It is the director’s most challenging film yet. Eat your heart out, Ram Gopal Varma
It is a well-established fact that writer/director Anurag Kashyap is the poster-boy of Indian independent cinema and with That Girl In Yellow Boots, he proves exactly why. Kashyap has grown film by film. Whether it’s the raw and edgy Paanch or the sprawling docu-drama Black Friday, the flawed but interesting No Smoking, the taut Gulal or his box-office breakthrough film Dev.D, Kashyap has only expanded his oeuvre as a director, refusing to be bogged down by convention or formula.
That Girl In Yellow Boots is his most challenging film yet. The film follows Ruth (Kalki Koechlin), a British woman of mixed UK-Indian parentage who comes to Mumbai in search of her missing father. She funds her quest by offering happy endings at a massage parlour that is the seediest this side of Bangkok. Her journey takes her through the city’s underbelly, bringing her into contact and conflict with a drug addict boyfriend, a Dr Rajkumar-loving gangster, petty bureaucrats and much of Mumbai’s flotsam and jetsam. The revelation in the end is at once startling and repulsive.
Kashyap does not take the easy way out. This is not your popcorn and cola film. Instead, this is pure, uncompromising cinema that makes you flinch and gasp, but you can’t tear your eyes away from the screen. At the same time, the director leavens the film with playful humour that provides a much-required contrapuntal effect to Ruth’s quest.
Pooja Swaroop as the parlour receptionist Maya who’s constantly mouthing inanities into the phone is a hoot. And it must take a special performance to overshadow the peerless Naseeruddin Shah, who puts in a cameo as a well wishing customer of Ruth’s. That honour goes to the debuting (the film was made before Shaitan) Gulshan Deviah, whose Kannada gangster Chittiappa steals every scene he’s in. And Prashant Prakash does a convincing job as a drug addict who is in self-rehab at home in some of the most harrowing scenes in the film.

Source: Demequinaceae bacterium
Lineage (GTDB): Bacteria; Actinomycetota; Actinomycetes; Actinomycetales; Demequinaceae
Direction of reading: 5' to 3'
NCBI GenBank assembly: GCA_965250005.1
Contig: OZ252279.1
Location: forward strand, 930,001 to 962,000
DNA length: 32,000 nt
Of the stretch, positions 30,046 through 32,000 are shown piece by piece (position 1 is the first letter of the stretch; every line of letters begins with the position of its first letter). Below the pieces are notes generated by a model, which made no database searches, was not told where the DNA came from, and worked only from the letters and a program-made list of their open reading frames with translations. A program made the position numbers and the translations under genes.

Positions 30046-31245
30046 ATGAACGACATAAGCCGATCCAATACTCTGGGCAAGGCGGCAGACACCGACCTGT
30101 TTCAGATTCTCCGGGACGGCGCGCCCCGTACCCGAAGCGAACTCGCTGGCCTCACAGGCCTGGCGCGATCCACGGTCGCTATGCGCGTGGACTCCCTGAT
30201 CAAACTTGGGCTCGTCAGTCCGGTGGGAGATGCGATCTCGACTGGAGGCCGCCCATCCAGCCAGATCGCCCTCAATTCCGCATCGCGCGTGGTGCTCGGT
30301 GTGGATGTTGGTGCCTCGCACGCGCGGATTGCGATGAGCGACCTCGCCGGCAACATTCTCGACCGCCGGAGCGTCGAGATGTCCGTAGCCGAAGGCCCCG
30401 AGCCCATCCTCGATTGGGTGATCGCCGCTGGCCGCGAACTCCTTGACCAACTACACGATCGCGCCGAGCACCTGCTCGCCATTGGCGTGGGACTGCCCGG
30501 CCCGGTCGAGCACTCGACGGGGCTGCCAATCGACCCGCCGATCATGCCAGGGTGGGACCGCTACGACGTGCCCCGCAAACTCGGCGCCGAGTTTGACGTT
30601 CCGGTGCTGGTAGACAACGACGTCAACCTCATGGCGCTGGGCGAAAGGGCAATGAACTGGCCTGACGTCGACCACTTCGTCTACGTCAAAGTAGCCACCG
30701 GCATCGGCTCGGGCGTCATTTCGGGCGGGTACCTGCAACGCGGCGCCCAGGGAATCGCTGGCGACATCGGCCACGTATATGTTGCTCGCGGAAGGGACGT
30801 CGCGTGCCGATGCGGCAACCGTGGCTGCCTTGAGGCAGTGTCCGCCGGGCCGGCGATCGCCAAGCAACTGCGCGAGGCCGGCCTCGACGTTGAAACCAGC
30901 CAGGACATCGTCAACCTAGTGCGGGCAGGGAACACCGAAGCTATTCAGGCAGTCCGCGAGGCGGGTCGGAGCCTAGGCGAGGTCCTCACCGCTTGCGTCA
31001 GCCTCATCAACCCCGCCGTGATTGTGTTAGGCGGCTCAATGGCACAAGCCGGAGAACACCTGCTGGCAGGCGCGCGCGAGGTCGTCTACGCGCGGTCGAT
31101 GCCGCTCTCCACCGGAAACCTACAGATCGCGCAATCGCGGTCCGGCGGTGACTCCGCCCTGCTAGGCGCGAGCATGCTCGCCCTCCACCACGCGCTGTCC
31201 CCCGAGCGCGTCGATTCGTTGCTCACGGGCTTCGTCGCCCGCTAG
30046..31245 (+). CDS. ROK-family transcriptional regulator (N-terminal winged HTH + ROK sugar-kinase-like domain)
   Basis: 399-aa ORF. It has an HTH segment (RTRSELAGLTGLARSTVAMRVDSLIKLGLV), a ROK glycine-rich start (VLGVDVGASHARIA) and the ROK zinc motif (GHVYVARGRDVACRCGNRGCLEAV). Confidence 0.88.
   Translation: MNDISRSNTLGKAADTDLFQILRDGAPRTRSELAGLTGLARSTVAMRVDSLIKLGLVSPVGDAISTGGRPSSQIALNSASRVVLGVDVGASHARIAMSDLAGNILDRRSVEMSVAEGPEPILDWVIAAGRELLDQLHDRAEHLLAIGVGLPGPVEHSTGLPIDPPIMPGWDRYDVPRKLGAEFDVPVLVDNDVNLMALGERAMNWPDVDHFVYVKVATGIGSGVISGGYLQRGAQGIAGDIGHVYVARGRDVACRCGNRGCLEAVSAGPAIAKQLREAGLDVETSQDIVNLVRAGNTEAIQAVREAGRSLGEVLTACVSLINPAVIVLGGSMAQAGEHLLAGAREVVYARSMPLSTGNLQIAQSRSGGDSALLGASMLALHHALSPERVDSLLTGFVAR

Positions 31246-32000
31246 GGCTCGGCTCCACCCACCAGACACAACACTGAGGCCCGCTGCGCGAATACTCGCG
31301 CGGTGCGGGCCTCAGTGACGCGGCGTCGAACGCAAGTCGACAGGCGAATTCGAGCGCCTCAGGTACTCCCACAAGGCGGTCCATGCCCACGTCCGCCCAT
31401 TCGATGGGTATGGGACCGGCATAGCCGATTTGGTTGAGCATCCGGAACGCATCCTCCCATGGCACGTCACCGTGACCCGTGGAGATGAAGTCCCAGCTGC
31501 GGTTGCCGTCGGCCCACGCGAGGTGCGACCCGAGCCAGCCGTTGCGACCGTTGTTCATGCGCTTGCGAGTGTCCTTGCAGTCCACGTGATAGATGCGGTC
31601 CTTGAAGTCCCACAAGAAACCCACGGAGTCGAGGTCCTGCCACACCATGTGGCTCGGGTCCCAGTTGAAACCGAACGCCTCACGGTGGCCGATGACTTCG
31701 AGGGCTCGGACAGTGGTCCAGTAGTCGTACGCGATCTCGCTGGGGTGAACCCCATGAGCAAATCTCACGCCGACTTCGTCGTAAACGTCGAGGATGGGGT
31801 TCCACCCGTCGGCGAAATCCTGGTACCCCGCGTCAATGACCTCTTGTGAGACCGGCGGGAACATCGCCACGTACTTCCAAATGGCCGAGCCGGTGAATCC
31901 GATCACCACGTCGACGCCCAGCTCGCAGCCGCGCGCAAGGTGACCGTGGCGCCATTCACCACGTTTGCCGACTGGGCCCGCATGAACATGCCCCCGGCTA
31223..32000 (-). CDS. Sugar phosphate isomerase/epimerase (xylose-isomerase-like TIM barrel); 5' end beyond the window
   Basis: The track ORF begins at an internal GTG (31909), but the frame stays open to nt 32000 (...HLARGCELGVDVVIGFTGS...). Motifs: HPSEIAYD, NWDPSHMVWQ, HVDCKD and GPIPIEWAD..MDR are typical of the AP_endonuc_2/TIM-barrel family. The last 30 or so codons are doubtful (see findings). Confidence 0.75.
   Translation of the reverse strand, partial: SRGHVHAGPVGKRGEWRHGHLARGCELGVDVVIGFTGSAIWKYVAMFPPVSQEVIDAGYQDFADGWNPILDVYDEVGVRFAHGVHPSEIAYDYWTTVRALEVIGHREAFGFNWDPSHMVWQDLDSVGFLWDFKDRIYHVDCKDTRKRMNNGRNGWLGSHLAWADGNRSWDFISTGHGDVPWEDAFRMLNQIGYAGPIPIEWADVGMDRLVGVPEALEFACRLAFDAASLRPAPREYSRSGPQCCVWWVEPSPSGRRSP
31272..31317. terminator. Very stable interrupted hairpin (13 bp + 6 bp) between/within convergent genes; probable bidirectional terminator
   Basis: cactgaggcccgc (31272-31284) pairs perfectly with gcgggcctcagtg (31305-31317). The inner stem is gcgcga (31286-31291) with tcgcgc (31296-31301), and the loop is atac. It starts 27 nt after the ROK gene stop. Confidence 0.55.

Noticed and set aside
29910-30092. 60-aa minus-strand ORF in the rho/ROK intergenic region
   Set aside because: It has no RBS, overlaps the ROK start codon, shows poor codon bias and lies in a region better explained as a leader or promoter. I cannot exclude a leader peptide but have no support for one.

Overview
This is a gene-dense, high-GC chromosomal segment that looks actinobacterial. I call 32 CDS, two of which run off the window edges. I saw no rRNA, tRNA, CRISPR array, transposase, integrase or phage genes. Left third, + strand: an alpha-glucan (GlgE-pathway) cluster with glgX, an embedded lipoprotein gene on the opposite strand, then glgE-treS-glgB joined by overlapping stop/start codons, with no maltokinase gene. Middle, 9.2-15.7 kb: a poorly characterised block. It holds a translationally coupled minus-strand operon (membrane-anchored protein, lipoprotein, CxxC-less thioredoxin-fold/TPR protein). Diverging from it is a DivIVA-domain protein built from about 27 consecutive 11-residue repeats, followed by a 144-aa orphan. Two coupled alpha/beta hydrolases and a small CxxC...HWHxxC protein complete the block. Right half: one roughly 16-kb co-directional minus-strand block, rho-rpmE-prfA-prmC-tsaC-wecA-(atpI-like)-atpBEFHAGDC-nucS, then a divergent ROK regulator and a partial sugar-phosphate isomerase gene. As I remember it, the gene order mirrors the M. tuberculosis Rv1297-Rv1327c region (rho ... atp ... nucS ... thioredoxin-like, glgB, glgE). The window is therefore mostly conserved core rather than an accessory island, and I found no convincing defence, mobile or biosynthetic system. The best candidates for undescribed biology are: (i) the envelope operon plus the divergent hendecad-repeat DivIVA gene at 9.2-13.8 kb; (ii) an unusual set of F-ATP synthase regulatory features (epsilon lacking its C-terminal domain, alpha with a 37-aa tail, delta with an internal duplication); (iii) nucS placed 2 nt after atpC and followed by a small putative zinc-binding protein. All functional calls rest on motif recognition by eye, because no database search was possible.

Kalki Koechlin has made a career out of playing damaged characters in Kashyap productions (Dev.D, Shaitan), but her central performance as Ruth is her best yet. She exudes the perfect mix of external vulnerability and inner steel. As seen through her eyes, Mumbai is a strange and scary place to be in. The fluorescent nature of the city itself has been captured like never before by Kashyap and cinematographer Rajeev Ravi’s roving, probing camera, something only Slumdog Millionaire has achieved before this. Kashyap can now lay claim to being the true chronicler of Mumbai, warts and all. Eat your heart out, Ram Gopal Varma.
Kashyap has tweeted that it requires only 6.5 lakh people to buy tickets and watch it in the cinema for the film to break even. Go for it. It’s money well spent and will provide the impetus for more such films to be produced in India that can stand proudly alongside the best of world cinema.